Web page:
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Building resilience in ever changing times

Leading a charity with education at the core, 2021 kicked off with an all-team meeting and a session entitled ‘Building resilience in ever changing times.’ The session had been planned a couple of months before – less than 8 hours later, Lockdown 3.0 was upon us and schools were closed again. Our resilience muscles were about to be tested again.

At that session we were joined by author Cathy Madavan, helping us think through some of the principles outlined in her book, Irrespressible. As we have navigated the last couple of months, I find myself returning repeatedly to some of the concepts Cathy helped us think through, including ‘Do the next right thing,’ ‘Fill up your tank’ and ‘Build your tribe.’

The re-opening of schools for all children

Now at the start of March we are once again planning for the re-opening of schools on Monday and a return to face to face delivery. I am struck afresh by the incredible resilience of the whole team at SFE. Undaunted we have once again, adapted and transformed delivery, innovated, and worked through obstacles, ensuring courses and consultancy are delivered and music education continues in homes and schools across the City and beyond.

Cultivating resilience

Along the way, I have been digging a little deeper into the subject of resilience. In January we considered that conventionally pre Covid, resilience has often been described as ‘an ability to bounce back from setbacks’ - almost like an internal resolve or internal grit. We explored the fact that instead it can be cultivated and nurtured, as circumstances (yes Covid-19, but also the myriad of other challenges which are thrown at us) develop. This view is explored in an article in Harvard Business Review (HBR), The Secret to Building Resilience (1), in which the importance of developing strong relationships and networks is highlighted. Those relationships and connections can help us step back and see the bigger picture and unravel the complexities of a situation. As advocated by the authors, ‘resilience is a team sport.’ The networks need not be limited to the professional arena but may come from all works of life: sport, faith, charity work, or the myriad of opportunities to connect over Zoom!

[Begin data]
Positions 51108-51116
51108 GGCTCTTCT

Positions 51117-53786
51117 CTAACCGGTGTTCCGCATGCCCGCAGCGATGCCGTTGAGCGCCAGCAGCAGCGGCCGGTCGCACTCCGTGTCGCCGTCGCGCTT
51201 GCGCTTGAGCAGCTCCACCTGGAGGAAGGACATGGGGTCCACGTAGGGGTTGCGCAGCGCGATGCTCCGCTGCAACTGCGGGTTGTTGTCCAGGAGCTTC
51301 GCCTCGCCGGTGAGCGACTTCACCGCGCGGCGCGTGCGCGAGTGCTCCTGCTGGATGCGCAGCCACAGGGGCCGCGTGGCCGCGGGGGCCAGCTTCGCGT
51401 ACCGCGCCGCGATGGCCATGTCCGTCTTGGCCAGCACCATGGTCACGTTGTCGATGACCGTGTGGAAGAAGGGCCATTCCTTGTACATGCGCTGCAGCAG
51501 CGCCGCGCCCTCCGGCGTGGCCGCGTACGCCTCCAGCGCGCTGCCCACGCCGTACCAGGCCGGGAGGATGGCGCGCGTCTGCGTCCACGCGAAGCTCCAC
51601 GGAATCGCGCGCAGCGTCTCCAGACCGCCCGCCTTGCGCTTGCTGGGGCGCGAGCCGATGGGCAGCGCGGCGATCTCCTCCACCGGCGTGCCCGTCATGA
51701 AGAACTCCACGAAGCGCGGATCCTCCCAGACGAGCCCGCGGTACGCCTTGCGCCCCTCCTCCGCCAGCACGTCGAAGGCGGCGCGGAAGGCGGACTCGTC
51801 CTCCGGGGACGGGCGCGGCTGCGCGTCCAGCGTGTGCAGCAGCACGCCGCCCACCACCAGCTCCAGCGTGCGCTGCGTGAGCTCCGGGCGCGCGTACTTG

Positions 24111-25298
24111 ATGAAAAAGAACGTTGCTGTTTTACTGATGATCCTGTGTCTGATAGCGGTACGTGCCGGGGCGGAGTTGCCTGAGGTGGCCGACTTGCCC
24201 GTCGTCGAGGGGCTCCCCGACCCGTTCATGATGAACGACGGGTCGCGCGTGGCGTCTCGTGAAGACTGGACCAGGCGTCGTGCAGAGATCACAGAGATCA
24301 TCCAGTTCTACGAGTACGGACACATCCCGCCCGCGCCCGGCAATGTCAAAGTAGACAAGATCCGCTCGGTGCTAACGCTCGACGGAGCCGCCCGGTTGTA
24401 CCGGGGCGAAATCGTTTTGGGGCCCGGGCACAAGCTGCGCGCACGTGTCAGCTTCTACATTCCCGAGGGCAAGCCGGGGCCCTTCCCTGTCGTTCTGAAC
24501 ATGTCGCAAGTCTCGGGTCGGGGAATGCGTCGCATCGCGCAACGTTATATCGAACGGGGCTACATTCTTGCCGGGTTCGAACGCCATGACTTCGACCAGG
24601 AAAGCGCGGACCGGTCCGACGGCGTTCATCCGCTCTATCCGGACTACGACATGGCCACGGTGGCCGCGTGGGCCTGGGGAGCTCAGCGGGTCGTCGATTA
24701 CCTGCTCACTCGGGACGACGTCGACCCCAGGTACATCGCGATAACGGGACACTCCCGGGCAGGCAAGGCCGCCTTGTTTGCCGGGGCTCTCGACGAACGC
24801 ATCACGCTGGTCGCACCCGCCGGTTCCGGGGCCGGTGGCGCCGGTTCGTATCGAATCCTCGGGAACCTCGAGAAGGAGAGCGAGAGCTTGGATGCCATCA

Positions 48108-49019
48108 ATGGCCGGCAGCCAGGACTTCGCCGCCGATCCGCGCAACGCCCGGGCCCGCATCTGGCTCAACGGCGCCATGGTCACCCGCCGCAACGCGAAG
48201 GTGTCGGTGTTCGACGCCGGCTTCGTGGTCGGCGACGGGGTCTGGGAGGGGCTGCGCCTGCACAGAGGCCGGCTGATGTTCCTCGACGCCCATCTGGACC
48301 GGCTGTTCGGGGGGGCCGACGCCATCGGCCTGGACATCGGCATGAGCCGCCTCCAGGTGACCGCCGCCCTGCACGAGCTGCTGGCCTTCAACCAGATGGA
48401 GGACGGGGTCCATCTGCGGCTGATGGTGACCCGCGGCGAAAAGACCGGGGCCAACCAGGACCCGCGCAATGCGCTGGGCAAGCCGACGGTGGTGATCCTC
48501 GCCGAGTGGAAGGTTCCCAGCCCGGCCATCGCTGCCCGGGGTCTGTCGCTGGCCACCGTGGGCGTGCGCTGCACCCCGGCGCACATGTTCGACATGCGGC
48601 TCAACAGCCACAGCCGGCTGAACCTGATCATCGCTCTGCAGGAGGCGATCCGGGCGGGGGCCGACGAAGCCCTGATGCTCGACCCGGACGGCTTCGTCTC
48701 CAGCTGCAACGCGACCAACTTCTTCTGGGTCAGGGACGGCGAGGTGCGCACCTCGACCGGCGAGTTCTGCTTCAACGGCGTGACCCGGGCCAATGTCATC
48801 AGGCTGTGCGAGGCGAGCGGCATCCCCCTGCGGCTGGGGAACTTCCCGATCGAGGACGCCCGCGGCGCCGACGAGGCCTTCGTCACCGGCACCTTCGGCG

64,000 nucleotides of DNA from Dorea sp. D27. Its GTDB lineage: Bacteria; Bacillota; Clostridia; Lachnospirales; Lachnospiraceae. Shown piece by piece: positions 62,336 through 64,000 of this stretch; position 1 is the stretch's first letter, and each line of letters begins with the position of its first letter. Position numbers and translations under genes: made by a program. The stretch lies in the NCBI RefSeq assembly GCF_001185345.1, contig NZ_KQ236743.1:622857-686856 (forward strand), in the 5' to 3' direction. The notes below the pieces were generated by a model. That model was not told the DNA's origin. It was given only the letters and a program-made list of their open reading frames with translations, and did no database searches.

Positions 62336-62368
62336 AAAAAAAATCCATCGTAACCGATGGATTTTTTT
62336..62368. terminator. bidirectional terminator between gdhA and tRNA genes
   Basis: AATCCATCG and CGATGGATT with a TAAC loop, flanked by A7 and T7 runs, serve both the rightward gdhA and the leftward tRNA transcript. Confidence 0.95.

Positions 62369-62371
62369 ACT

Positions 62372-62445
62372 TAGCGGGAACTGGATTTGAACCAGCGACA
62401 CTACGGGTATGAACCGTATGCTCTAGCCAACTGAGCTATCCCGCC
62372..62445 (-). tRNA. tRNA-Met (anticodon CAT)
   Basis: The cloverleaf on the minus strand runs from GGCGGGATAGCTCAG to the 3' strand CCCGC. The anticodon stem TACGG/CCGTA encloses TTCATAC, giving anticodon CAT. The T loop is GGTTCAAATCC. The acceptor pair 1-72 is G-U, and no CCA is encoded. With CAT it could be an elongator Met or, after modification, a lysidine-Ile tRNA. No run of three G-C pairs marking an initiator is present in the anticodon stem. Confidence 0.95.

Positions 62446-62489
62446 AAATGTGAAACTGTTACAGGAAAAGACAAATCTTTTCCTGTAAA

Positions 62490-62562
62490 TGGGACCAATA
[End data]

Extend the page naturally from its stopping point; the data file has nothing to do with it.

Of course, the challenge with the pandemic is that the challenges have been continuous – and whatever someone is coping with in the work environment, there will be so much more going on behind the scenes, much of which may be hidden. We will all find different strategies to cope – personally, I have found sticking to a pre work morning routine (involving exercise and quiet time) so much more important than pre pandemic … as well as a new-found interest in plants/nature and trying the occasional on-line painting tutorial (alongside regular virtual catch ups with friends, and lots and lots of walks!).

Reverse culture shock

The re-opening of schools' marks stage 1 in the roadmap … we cannot be sure of the exact timings but at least we can be reassured that there may be a way out of restrictions over the next few months. As we emerge from Lockdown 3.0 there is effectively a UK wide change management project underway. Many have worked at home for a full year, whilst restrictions have varied along the way. Simon Barrington helpfully explores the possibility of reverse culture shock in his article on LinkedIn (2). Any of us who have been to cultures experiencing extreme poverty will recognise reverse culture shock. Whilst it is something I am familiar with from travels to some of the poorer African countries and Brazil, I never thought it could be a reality from staying in the UK. Simon’s article reminds us that as the next few weeks and months unfold, we will all react differently – and so paying attention to the individual has never been more important.

(1) The Secret to Building Resilience, Rob Cross, Karen Dillon and Danna Greenberg, Harvard Business Review, Jan 2021

(2) Why you need to be ready for Reverse Culture Shock as we exit lockdown, Simon Barrington, 8 February 2021


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